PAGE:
Appearing is not supposed to be just a new name for an old insight. In particular it is important to understand that appearing, Erscheinen, is not the same as the traditional aesthetic concept of aesthetic semblance, Schein, as it was prominent in aesthetic debates in German idealism and the Frankfurt School tradition. Rather it refers to a process that is in principle transitory and without an end (Erscheinen is thus rightly translated as "appearing" rather than "appearance" or "apparition"). Furthermore, aesthetic appearing is intended to refer to the phenomenal constitution of objects in a reliable rather than merely illusory sense ("illusion" being the alternative translation of Schein).

We can distinguish between an object's being-so and its appearing, in which the being-so captures our sensuous attention. Both being-so and appearing address the phenomenal constitutions of the object. Whereas the simple being-so addresses the first-order qualities of an object that can be fixed in propositional knowledge, the appearing-dimension becomes manifest through lingering or aesthetic perception of the object. The former is independent of the act of perception while the latter depends on, even if it is not reducible to, perception. These dimensions are connected in that an object that is discerned in its appearing also has and reveals the various visual, acoustic, haptic, olfactory, and gustory appearances it simply has in terms of its being-so. Although the corresponding ways of perceiving objects are not mutually exclusive (I can for example watch a movie in the mode of aesthetic attention and yet perceive that it has a certain duration), aesthetic experience is different in kind from other forms of cognition: "It does not want to explore a constitution of the world; it wants to expose itself to the world's presence" (55). Drawing on Karl-Heinz Bohrer's work, Seel primarily focuses on the radical temporality that is revealed in aesthetic appearing. The exclusive focus on presencing, however, leaves out the other two temporal dimensions that are essential to works of art: remembrance and anticipation. Hegel rightly refers to art works as "vessels of memory" for they preserve and keep alive past experiences and rescue them from being forgotten. Furthermore, art works are capable of cultivating a sense of potential futures. They enable a form of what Bloch calls anticipatory semblance or pre-inkling (Vorschein) in that they sharpen our sense of possibility (Möglichkeitssinn).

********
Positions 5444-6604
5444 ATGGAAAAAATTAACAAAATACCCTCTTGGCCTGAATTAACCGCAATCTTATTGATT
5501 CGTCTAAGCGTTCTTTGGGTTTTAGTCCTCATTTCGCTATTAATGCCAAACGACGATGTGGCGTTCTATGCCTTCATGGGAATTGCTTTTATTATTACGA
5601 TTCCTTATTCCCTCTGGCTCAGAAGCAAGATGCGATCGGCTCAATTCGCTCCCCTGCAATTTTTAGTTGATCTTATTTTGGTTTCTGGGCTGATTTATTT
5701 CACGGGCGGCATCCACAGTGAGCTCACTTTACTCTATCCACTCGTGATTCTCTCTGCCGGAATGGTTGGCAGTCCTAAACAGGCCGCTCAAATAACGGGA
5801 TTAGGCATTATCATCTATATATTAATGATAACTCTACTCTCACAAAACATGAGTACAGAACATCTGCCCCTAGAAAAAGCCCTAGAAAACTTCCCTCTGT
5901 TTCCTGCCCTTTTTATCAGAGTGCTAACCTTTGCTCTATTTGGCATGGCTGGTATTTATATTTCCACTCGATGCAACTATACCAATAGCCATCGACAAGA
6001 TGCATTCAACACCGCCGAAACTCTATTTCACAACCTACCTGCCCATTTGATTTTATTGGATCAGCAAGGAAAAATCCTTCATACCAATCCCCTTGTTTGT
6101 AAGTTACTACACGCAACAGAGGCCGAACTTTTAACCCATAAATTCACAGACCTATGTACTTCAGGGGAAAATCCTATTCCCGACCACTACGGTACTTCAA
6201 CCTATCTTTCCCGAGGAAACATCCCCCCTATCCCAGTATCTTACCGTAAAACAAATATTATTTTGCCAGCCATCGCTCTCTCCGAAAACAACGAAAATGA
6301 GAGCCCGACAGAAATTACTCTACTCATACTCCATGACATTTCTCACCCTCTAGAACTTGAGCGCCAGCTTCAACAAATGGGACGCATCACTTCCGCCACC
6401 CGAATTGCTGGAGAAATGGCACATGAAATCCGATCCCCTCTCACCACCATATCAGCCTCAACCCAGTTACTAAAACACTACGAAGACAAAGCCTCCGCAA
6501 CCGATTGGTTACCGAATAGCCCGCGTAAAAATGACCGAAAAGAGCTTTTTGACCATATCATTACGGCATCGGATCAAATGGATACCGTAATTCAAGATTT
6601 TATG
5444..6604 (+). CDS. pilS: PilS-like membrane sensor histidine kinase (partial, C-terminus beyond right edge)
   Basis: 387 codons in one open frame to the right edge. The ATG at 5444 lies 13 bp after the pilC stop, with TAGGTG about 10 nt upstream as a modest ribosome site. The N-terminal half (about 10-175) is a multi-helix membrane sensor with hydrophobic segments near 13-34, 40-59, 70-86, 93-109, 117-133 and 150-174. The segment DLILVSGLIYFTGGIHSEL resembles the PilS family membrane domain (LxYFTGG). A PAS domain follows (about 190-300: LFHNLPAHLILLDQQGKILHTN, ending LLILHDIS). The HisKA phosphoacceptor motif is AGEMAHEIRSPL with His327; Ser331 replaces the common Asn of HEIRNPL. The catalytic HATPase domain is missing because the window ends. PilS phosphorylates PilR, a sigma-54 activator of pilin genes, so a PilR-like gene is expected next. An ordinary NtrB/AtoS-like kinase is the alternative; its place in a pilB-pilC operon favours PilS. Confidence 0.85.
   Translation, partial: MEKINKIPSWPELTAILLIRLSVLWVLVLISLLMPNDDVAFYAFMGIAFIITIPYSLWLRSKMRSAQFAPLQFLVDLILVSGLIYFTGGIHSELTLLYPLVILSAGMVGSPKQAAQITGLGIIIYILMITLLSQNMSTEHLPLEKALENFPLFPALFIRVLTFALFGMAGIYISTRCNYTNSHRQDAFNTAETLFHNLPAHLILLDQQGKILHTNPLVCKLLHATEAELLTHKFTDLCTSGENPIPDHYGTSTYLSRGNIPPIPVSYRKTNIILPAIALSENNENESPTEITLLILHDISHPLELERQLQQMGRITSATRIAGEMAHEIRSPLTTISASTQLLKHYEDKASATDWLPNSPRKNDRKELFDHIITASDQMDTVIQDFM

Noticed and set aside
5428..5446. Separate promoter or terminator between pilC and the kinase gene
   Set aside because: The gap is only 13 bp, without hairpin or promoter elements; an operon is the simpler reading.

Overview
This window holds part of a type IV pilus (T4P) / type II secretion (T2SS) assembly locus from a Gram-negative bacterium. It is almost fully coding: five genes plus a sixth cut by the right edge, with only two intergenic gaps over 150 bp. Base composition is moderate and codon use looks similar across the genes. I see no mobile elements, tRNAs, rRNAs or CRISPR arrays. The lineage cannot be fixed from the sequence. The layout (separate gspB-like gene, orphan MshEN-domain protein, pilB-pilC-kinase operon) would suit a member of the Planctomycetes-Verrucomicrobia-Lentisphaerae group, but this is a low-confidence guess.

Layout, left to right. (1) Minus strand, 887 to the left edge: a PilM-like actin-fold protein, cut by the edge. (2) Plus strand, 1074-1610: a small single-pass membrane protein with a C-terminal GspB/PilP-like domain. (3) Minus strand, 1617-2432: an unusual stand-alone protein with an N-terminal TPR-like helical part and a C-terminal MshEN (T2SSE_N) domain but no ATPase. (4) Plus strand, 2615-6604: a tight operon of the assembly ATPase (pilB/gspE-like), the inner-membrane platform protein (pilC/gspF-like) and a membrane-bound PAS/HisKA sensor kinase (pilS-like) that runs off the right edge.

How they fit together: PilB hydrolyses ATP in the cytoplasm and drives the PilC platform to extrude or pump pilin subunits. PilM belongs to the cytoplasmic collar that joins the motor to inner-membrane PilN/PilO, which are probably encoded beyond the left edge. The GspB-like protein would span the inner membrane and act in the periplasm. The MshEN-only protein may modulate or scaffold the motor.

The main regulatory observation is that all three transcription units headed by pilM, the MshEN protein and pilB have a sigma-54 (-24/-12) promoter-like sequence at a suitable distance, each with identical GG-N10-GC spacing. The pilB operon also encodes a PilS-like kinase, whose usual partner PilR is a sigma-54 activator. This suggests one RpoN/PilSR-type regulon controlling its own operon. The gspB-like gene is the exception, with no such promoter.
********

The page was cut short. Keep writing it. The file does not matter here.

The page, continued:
These remarks should not diminish the book's virtues. Not only is it succinct, instructive, and crisply argued, it also has an aesthetic quality of its own. Seel has written a philosophical novel, filled with rich and often compelling interpretations of individual works of art. There is a protagonist, a rare exception in contemporary aesthetics. Reminiscent of Descartes's use of a peace of wax, Kant's nightingale, or Heidegger's interpretation of Van Gogh's peasant shoes, Seel invites us on an imaginative journey to discover the various experiential dimensions that an object as profane as a soccer ball can have. Oscar's ball was bought in Hamburg. What is special about it is that it becomes an object of aesthetic delight. The ball serves to elucidate what it is that distinguishes aesthetic from other forms of experience and investigation. "Taw" is the name Oscar gives the ball after receiving it as a present. It has quite a complex life story and plays different roles in different contexts and chapters of the book. As part of a crime scene it becomes a piece of evidence, whereas it becomes an object of aesthetic delight when perceived as a leather ball with a certain smell and a certain shape or a symbol of childhood experience. It has a history of being produced by Adidas, being bought in a store in Hamburg, and being played with time and again. The choice of this protagonist reflects not only the author's apparent interest in soccer, but also his conviction that mere profane objects can be objects of "atmospheric" or "mere appearing." The analysis also draws on and interprets examples from modernist literature and film to develop the basic argument.

While evoking and decoding the often opaque quality of aesthetic appearing as a process of presencing, the book does not attempt to pursue the question of what significance aesthetic appearing has in a culture's processes of "self-appearing." The analyses lack what Hegel and Adorno call a "speculative moment." While we learn a lot about how aesthetic experience is structured, the question of how it relates to other activities and in what way it has been transformed by various aesthetic revolutions throughout history remains open. I am sure that Seel has good reasons to dismiss theories with a "speculative moment" as flights of fancy or expressions of aesthetic theory gone wild. However, an encompassing aesthetic theory would have to address issues such as what it means that ordinary objects enter the realm of aesthetic perception or art works become abstract and self-referential.